'Cap and trade' blows roof off spending
Created on April 1, 2009
Government's 'Cap and Tax' Threatens to Hobble Business, Raise
The energy policies outlined in President Barack Obama's budget
blueprint would sap power from the economy while adding hundreds of
dollars a year to household expenses. If the president wants to
make good on his promise to help the middle class, he should reject
ideas that cost Americans more money, limit their access to energy
resources and provide little, if any, environmental benefit.
"By far the most onerous element of President Obama's budget is
his cap-and-trade proposal to reduce carbon emissions," Ben
Lieberman, The Heritage Foundation's senior energy analyst, writes
new paper. "If enacted by Congress, it could produce one of the
largest tax hikes in American history."
Proponents may call it "cap and trade," but "cap and tax" is
more accurate. The idea would have the federal government drain
$1.6 trillion to $1.9 trillion from American businesses from 2012
through 2019, easily double the $646 billion estimate in the
blueprint, according to calculations by Heritage's Center for Data Analysis. In
turn, businesses would pass along these losses to consumers in the
form of higher prices.
For perspective: $1.9 trillion is more than half what America
spent to fight World War II, adjusted for inflation. It's 10 times
the cost of Hurricane Katrina. It's almost as much as combined
spending on the New Deal, space exploration and the Vietnam
"Although the Obama administration's blueprint euphemistically
refers to this money as 'climate revenue,' in reality it is an
energy tax that would force consumers to pay higher energy prices,"
Lieberman writes in a paper co-authored with research assistant
Nicolas Loris. "The plan may be intended to reduce greenhouse
gases, but actually it would kill jobs and devastate the
Obama proposes to reduce emissions of carbon dioxide 14 percent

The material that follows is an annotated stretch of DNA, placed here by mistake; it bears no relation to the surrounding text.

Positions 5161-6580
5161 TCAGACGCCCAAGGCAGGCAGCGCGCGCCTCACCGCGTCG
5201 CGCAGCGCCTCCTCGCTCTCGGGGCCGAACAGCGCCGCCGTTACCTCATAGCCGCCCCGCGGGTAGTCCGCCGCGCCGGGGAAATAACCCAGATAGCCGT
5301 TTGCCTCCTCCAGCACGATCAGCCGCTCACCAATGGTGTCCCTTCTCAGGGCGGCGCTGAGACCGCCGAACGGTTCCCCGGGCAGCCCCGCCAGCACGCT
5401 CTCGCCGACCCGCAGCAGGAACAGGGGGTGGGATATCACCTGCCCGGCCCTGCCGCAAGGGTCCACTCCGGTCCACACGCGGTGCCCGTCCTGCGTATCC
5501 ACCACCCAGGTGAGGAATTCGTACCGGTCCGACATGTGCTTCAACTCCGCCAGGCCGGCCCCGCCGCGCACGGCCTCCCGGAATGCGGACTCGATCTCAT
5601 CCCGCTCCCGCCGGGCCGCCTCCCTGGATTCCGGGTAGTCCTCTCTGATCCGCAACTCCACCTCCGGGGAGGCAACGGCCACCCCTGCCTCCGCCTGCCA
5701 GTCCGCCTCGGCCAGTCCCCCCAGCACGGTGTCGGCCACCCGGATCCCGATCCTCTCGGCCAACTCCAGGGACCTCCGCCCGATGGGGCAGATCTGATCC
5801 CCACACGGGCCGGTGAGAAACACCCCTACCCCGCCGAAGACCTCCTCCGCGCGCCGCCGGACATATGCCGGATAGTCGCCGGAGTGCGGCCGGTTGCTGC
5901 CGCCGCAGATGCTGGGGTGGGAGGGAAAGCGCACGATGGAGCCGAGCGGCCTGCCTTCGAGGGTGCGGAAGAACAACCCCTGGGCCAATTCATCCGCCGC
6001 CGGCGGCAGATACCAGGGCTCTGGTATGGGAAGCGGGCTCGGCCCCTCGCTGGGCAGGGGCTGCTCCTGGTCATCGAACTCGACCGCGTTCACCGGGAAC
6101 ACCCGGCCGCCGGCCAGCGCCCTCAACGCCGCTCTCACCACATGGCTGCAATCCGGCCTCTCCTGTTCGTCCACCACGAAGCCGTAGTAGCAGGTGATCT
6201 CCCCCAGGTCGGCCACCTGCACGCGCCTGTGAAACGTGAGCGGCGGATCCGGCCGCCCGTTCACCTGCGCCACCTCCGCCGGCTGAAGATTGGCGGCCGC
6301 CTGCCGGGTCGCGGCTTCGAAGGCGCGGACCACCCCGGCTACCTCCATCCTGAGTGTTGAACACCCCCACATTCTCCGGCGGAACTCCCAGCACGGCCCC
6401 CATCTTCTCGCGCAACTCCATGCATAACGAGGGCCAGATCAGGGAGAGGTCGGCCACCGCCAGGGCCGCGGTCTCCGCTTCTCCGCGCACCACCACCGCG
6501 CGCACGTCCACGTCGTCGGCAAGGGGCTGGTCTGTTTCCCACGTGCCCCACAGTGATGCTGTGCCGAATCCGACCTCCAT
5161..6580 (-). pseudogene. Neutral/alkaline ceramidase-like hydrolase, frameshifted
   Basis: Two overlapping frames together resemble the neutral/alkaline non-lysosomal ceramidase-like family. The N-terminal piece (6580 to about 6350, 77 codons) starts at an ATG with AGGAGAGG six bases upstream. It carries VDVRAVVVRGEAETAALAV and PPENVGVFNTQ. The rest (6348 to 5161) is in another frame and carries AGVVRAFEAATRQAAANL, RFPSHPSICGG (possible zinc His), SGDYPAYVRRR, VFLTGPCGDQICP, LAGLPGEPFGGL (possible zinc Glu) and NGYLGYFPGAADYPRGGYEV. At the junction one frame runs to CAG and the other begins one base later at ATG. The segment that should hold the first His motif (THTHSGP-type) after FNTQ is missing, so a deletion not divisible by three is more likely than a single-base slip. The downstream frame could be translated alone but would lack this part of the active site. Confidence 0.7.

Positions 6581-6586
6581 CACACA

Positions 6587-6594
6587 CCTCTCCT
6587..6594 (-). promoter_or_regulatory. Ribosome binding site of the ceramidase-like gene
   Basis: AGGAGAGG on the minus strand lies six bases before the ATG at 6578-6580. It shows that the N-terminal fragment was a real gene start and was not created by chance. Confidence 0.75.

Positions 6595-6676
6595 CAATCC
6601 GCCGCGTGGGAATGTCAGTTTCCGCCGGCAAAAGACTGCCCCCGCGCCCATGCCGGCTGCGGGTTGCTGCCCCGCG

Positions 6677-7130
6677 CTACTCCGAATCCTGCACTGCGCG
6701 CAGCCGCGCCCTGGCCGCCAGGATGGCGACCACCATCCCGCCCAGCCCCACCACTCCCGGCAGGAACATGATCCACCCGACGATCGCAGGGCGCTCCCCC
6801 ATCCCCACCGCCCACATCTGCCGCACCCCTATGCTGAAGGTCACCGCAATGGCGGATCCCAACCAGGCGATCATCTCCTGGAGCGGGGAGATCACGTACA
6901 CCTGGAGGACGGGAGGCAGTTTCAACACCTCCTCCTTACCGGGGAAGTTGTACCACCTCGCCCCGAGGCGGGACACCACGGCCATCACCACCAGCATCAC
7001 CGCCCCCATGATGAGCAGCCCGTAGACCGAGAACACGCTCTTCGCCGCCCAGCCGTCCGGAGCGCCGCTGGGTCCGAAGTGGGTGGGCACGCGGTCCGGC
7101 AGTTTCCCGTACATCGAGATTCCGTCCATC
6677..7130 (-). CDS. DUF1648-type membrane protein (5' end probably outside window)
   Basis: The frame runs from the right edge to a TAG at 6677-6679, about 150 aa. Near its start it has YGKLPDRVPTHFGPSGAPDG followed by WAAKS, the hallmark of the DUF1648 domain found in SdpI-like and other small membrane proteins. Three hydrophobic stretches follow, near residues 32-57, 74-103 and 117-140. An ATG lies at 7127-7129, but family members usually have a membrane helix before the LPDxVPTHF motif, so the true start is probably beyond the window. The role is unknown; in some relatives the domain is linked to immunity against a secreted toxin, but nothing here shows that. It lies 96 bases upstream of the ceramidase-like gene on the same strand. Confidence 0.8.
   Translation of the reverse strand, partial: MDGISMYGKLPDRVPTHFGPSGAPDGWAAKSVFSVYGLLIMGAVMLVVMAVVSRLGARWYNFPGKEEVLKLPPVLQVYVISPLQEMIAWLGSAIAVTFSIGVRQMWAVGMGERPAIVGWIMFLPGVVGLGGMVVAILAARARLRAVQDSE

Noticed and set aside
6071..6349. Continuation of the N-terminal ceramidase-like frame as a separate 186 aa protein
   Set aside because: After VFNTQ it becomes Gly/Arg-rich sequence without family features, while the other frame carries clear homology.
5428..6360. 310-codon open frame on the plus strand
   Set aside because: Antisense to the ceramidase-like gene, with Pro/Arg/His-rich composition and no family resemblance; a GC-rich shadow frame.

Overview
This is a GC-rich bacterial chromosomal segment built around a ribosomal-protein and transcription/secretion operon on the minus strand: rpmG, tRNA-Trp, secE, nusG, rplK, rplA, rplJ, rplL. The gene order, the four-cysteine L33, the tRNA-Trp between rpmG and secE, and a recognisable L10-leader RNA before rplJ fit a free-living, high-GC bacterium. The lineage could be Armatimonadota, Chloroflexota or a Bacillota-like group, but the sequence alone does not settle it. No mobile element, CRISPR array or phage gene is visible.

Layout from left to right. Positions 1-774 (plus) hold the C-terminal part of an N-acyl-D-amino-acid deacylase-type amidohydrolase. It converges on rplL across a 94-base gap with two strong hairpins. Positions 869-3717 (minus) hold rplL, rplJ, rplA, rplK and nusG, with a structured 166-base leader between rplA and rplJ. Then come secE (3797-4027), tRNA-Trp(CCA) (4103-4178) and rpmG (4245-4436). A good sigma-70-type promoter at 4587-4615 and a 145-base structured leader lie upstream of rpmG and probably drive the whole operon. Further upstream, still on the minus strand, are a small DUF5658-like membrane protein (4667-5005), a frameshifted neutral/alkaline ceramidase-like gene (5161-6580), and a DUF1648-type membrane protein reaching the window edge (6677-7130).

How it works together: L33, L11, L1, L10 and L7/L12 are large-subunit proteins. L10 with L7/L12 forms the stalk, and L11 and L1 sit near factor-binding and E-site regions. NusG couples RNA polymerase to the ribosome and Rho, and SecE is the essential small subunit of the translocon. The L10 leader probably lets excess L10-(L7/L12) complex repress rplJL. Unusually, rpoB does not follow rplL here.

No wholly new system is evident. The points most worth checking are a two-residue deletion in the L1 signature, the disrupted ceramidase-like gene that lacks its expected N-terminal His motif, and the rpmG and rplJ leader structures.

below 2005 levels by 2020, and 83 percent below those levels by
2050. The program would auction "carbon emission credits," then
spend hundreds of billions in revenue on health care and other
The president's proposal to spend $150 billion on "clean energy"
technologies is "old, tired thinking," Lieberman and Loris say,
adding:"The notion of government investing in clean energy
technologies through tax breaks, incentives and subsidies is
tantamount to Washington picking winners and losers. It penalizes
successful sources of energy, which Americans use every day, to
subsidize unsuccessful ones."
The Department of Energy's budget, set to jump by $10 billion to
$34 billion, includes expanded subsidies to commercialize alternate
power sources such as wind, solar, biofuels and clean coal. Such
subsidies, Heritage analysts caution, distort market forces and
encourage corporate dependence on government. By making loan
guarantees to subsidize some of the cost of a project, for example,
the government diverts capital from more competitive projects.
"Loan guarantees and other subsidies encourage companies to
pursue political profit rather than economic gains," Lieberman and
Loris write. "When the government announces money will be allocated
for specific projects or technologies, the result is hand-over-fist
lobbying by power companies to secure taxpayer money. By continuing
to subsidize unproven technologies, government makes consumers pay
twice -- once to fund the subsidies and again with higher electric
At the same time, the Obama blueprint would increase the
Department of Interior's budget through punitive tax increases on
the oil and gas industry as well as multiply regulations limiting
their access to energy resources. The government would collect $31
billion in new revenues from oil and gas explorers, which already
shoulder generally higher tax rates.
When gasoline prices hit $4 per gallon last year, Americans let
their government know they wanted policies that increase the energy
supply and ultimately lower prices. But the "exact opposite" will
says, if the administration goes ahead with plans to impose new
excise taxes on offshore oil and gas production, cut off funds to
coal states for cleaning up abandoned mines and charge "user fees"
to business for processing oil and gas permits on federal land.
"President Obama's costly energy proposal will spend more and
raise energy prices for Americans by taxing cheaper, reliable
sources of energy to invest in unproven ones," Lieberman says.